For over six thousand years, the Oromo people maintained a unique national identity distinct from the national identity of Abyssinia. In 1900, the Abyssinian rulers invaded the land of Oromo people and embarked on a policy of occupation and oppression that seriously threatens the continued survival of the unique cultural and religious identity of the Oromo people. We are extremely concerned about the human rights abuses in Oromia. Tragically, a world that condemns colonialism has largely ignored Abyssinia’s occupation of Oromo land.
The human cost to the Oromo people has been of tragic proportions. Hundreds of thousands of Oromo’s were killed outright or died as the result of aggression, torture or starvation. Over 8,000 sacred places and centre of Gadaas were destroyed.
The repression of the Oromo people in their own land continues to this day and compounds the illegitimacy of the Abyssinian rule. Abyssinia denies the Oromo people’s right to democratically elect their own political representatives. The use of the Oromo language in Oromian schools and as the effective official language of Oromia represses Oromo culture and has marginalized many Oromo’s. Oromos are aggressively prevented from freely pursuing their religious practices. Abyssinian policies have encouraged Abyssinian settlers to the point where Oromo s have become a minority in many areas of Oromo lands. Major economic development decisions for Oromia are made in Abyssinian policy makers and benefit Abyssinian settlers and officials more than Oromo’s. Oromia’s natural resources are being exploited and its environment seriously imperilled with little regard for the wishes of the Oromo people.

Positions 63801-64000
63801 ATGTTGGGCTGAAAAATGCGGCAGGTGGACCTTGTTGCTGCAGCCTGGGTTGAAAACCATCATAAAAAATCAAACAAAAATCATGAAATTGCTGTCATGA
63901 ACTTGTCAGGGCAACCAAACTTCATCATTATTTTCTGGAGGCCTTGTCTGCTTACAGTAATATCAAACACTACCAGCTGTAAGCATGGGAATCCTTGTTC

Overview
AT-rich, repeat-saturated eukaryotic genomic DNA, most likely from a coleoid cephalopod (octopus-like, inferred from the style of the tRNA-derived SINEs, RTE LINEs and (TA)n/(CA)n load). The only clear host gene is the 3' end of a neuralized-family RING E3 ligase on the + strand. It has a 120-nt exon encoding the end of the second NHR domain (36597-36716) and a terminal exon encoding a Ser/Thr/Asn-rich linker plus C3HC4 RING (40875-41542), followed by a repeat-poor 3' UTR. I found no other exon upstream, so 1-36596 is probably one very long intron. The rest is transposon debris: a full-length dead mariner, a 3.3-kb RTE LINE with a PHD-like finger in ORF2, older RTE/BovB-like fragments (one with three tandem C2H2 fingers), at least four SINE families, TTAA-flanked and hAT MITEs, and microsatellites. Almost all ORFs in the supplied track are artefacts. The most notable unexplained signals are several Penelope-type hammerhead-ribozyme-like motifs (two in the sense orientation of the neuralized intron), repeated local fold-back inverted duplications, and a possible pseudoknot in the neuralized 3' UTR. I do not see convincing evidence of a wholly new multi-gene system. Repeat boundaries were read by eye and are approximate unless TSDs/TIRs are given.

The Oromo people have demonstrated repeatedly against the Abyssinian occupation. Their struggle is manly nonviolent and worthy of our special attention. Indeed, in 1990, the international community clearly observed the Oromo freedom movement when the historical charter was adopted in Finfinne, Oromia. Advocacy for Oromia is a continuation of the Oromo freedom movement that has continued to advocate for the cause of Oromo people and for peace, tolerance, human rights, non-violence, and equality throughout the region.
We have joined together in Advocacy for Oromia to support the Oromo people’s struggle. We ask the peoples and nations of the world to recognize that Oromo land is occupied by the Abyssinian and demand the cessation of practices that deprive the Oromo people of their basic human rights and fundamental freedoms, including their right to self-determination.